There’s no denying that life has been tough in the pensions world over the past twelve months or so. It’s been a white-knuckle ride for actuaries advising final salary schemes, while new business for other professionals has been as rare as a tax credit.
Many actuaries and advisers tell me they have never been busier, but not in a good way. Most of their time is taken up with fire-fighting.
But it may pay to remember the old proverb, which says: “The fire that warms us at a distance will burn us when near.” So what fire-fighting tactics are pensions firms implementing to protect against a double-dip recession?
Perhaps they [finance professionals] should all be called brokers, given that broker is what you are when they’ve
The scale of fees where actuaries are advising final salary schemes is a festering sore for many employers and trustees, and not without good cause in some cases. Justifying the line up of professionals advising some funds, from actuaries to fund managers, advisers and lawyers, all extracting fees, is a challenge on a par with solving the longevity crisis.
Perhaps they should all be called brokers, given that broker is what you are when they’ve finished.
It is hardly surprising, then, that companies and trustees are robustly questioning the value they are getting for these fees, particularly when their own earnings are being squeezed. Which brings us on to firefighting tactic number one: give value for money. That way the client won’t move down market to a smaller and cheaper firm.
This follows seamlessly onto firefighting tactic number two: cutting costs for the employer. Advisers under pressure usually throw themselves energetically, although not particularly imaginatively, into this exercise. I hope they can sleep at night. Their suggestions for cutting costs usually relate exclusively to withdrawing services to employees. But at least their own fees are safeguarded.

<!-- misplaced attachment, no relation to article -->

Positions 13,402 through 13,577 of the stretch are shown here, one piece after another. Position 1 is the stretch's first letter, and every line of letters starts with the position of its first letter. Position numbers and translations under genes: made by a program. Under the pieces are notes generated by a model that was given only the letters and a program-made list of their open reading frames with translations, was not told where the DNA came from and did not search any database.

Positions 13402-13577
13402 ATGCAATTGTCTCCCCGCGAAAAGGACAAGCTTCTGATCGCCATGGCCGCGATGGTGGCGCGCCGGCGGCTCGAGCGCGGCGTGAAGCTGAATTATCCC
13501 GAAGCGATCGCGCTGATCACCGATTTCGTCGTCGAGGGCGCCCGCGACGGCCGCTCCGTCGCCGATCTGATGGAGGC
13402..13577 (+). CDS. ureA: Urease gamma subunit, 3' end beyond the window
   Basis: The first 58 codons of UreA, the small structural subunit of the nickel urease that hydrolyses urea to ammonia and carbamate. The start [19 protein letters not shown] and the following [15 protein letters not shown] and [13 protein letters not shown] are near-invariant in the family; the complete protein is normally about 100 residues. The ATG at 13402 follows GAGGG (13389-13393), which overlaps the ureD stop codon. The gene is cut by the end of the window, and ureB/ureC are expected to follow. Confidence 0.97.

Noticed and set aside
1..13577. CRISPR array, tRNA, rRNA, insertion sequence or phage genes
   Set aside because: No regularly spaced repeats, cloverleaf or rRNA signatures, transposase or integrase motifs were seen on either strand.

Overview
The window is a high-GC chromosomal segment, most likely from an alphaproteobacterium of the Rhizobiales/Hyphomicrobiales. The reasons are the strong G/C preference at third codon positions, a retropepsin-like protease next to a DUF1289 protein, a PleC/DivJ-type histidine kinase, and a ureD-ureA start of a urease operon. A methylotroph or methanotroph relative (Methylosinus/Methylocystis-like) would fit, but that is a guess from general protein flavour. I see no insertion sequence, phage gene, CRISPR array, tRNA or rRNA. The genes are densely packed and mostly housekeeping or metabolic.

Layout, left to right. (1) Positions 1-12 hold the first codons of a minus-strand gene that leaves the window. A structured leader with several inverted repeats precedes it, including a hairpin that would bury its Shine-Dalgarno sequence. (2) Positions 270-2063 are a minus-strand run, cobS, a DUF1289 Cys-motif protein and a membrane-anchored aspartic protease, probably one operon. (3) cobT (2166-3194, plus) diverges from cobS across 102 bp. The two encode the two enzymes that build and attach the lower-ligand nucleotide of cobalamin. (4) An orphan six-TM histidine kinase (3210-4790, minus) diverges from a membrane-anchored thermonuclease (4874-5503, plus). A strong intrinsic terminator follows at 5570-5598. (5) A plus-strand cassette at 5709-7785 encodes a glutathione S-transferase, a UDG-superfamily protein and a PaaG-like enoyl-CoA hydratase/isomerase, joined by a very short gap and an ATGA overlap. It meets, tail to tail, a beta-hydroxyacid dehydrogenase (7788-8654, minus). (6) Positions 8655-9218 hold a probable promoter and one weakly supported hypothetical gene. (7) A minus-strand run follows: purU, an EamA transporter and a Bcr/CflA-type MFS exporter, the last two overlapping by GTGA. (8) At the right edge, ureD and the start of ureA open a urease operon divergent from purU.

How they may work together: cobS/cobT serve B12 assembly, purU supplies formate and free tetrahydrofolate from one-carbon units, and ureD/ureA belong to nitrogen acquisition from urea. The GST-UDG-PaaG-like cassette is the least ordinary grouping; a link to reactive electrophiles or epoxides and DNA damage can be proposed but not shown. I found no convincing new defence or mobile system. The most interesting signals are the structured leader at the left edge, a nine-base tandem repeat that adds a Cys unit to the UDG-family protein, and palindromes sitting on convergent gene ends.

There is a full and varied smorgasbord of benefits which can be ditched, at no cost to anyone other than scheme members. The more radical, the higher the fees which can be earned. Encourage early retirements or cash swaps, dilute accrual terms, restructure or close completely and Christmas has come early for advisers. But beware. It might just be a case of turkey’s voting for the trimmings. The tactics used to survive this recession may preclude there being any final salary schemes left to manage when we finally emerge into the sunny uplands.
Meanwhile, and I’m not supposed to mention this, because the Regulator mustn’t get to hear, but some firms are even devising wheezes to help schemes cut their levy to the Pensions Protection Fund.
These include, for example, a cunning plan to get your Dunn & Bradstreet rating up. If they work, and the PPF levy is cut, then the adviser keeps half the saving, I am told.
Low-cost firms providing a professional service are not seeing clients fall-away, but rather are acquiring them. However, others, where fund management or administration has been poor to non-existent are said to be haemorrhaging business.
Worst hit are IFA wealth managers, which means churning, that most unpalatable firefighting tactic, is also back, rising like phoenix from the ashes.
Their new business has fallen off a cliff , crippling companies relying on big upfront commissions. Some firms’ business models were so predicated on regular sales of bonds or single premium pensions at 7 per cent commission, that with no trail to fall back on, they are finished.
The only way to stave off bankruptcy is to go back to existing clients and try to sell them something new. Yes it is unlawful. And yes, the regulators at the Financial Services Authority will eventually catch on. But that will be in about two years time, long after these firms have collapsed.
There’s probably not a firm in the pensions industry that isn’t engaged in some form of firefighting, but this will not be enough to save weaker firms, nor should it. As H G Wells nearly said: ” Firefighting should itself be considered a crime. A number of houses deserve to be burnt.”
Teresa Hunter is personal finance editor of Scotland on Sunday